Vote on Seminarian Sermon
2010-04-07 by David Howell

The voting for GoodPreacher Seminarian Sermon Award is in the final stage. Many students submitted sermons, and two sermons received the most votes on our website.
These two sermons are now in YouTube format. Please experience the sermons and vote. The one that receives the most votes receives a complimentary registration to the
Festival of Homiletics, a free room, and $200 in expense money.

Premium Goods
By Donna Olivia Powell

Part 1

Good News or Bad News?
By Sarah Pomerantz

Part 1

Part 2

Vote on the sermons above

email office@goodpreacher.com for password needed for voting





Resurrection Sunday and MLK
2010-04-03 by David von Schlichten

Martin Luther King, Jr. was assassinated on April 4. I will incorporate the remembrance of this event into my Resurrection Day sermon.

On Good Friday I spoke about the hymn "Were You There?" and slavery, proclaiming that, through his suffering on the cross, Christ identifies with the suffering of all the oppressed.

Tomorrow I will proclaim that, through Christ, God liberates us all from slavery, grants us the ultimate freedom, to which we are to respond by serving all.

Yours in the Triduum,

David von Schlichten, Lectionary Blog Moderator





Things we need to believe to see
2010-04-01 by Bill Hayes

I was driving down Irby Street in my current hometown of Florence, SC, this afternoon when I noticed the sign at "Jumping J's" -- a local seafood restaurant.  The sign read:

 "Some things have to be believed to be seen"

Hmm .. That'll certainly preach ... and maybe give a new angle to the Thomas story next week, or at least one that members of my congregation will relate to because many of them will have seen the sign by next Sunday! 

   

 

 





The Passion and Death as April Fool's Joke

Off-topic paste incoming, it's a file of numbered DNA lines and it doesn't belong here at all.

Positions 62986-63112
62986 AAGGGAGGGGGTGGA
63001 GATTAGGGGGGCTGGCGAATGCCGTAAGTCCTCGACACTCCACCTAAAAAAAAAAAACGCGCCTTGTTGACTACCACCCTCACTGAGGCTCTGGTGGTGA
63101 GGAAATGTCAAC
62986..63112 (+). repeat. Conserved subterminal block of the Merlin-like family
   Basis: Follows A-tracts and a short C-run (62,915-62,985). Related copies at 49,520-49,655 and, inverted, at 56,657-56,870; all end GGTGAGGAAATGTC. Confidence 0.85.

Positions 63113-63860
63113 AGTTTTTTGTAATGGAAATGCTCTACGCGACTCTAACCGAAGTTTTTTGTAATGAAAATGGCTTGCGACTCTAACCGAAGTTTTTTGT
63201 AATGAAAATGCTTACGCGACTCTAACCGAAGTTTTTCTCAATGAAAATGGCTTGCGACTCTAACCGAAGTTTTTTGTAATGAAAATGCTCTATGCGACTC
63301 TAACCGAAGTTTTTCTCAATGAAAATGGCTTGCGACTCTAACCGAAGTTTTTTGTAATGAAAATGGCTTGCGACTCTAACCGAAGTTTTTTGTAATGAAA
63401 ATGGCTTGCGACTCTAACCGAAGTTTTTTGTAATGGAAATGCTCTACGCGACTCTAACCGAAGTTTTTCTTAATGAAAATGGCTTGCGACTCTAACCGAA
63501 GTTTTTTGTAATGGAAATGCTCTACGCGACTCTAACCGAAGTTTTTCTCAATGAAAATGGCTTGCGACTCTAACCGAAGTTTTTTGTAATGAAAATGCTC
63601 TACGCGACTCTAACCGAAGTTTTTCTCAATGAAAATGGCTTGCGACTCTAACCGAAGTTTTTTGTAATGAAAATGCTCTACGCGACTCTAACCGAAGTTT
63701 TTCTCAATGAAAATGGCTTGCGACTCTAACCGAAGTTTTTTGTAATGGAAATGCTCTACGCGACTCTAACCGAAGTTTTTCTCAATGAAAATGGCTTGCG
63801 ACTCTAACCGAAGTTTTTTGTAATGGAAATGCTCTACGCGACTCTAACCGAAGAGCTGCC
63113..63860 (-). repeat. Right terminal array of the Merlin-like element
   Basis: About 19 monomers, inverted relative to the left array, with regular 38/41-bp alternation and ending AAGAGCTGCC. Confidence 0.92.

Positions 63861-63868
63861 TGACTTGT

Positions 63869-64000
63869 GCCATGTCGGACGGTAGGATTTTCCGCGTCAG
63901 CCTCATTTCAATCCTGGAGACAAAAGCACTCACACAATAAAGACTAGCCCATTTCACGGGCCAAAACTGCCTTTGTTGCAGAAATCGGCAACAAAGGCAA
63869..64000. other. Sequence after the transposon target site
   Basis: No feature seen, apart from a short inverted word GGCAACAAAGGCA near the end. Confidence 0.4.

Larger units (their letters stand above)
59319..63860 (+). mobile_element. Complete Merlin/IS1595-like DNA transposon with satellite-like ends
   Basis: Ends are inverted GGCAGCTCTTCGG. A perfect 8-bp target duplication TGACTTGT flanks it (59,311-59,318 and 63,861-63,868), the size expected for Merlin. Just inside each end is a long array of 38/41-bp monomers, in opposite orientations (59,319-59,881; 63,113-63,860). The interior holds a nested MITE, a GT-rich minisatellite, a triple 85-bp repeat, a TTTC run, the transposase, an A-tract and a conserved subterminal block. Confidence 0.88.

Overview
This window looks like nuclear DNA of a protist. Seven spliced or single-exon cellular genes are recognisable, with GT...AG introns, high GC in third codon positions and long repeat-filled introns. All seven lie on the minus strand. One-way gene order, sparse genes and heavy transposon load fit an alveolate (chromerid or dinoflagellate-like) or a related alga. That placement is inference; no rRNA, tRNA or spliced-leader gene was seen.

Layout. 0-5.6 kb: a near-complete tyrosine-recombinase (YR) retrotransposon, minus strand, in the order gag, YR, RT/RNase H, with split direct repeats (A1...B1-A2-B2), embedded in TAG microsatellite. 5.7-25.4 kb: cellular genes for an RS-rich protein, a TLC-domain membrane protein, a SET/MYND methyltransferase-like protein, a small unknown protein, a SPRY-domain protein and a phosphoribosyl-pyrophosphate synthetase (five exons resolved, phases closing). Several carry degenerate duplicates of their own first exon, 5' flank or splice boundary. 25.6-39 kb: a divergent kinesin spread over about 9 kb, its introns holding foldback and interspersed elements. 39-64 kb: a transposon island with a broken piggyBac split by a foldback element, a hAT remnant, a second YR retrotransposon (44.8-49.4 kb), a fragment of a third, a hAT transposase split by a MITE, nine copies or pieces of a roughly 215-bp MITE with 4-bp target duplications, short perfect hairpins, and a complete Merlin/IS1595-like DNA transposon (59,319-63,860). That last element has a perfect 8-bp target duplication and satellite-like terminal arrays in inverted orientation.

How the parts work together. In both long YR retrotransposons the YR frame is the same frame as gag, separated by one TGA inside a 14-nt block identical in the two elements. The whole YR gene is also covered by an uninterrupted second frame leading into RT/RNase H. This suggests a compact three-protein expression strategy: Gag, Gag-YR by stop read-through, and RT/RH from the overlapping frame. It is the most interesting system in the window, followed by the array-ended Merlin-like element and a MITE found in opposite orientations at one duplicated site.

2010-03-31 by David von Schlichten

God outwits Satan with what looks like defeat and death but which is really victory and life.

David von Schlichten, Lectionary Blog Moderator





You Know...
2010-03-30 by Stephen Schuette

H. Richard Niebuhr said that revelation is history read backwards.  That’s how you can see the transformation and begin to get a glimpse into the intention God had all along.

It’s fair to say that the Gospels were written backwards.  The transfiguration in the middle of the synoptics suggests that it’s often difficult to distinguish Jesus from the Risen Christ.  And especially when you read with the end in mind, oddly, the “confusion” is even more “clear” throughout.

So looking back you see…  Augustus thought he was calling for a census to collect taxes, but in God’s plan it provided for the Bethlehem event.  His parents thought he was lost when he said simply, “Did you not know that I must be in my Father’s house?”  The temptations are an attempt to win Jesus away, but they only prove his strength and purpose.  Peter wondered what he could learn about fishing from Jesus; it turned out, everything.  Why was a man born blind?  To prove the power of God, of course.  Why did the seed go into the ground? So it could yield ten to a hundred-fold.  Why were the hungry crowds not sent away?  So the disciples could see what was possible.  Why was a wayward son lost?  So there could be rejoicing when he returns and reconciliation could take place with a brother and a father in a relationship they never knew they had before.  Why was Zacchaeus troubled enough to climb a tree?  So Jesus could bring salvation to his house.  Why was Jesus crucified?  You know the answer.

“You know…” says Peter in Acts 10:36.  You can see it.  Ala Paul, they thought they were killing Jesus.  They were killing death.  The cross is the symbol of this transformation, a testimony to what God intended all along:  death to life.

And what the history reveals or illuminates for today is God at work.  It provides the interpretative tool that opens the eyes.  See it?  See it in your life?  God will never force you to see it.  Nor can we in genuine fellowship with one another try to press someone in the middle of their journey.  We cannot reveal to one another what is God’s to reveal.  There’s a lot of just “hanging around” after the death of Jesus...grieving, wondering, doubting.  But hang around words long enough and you might begin to read.  Something of the true story emerges.  Amazement can take hold.

A blessed Easter…





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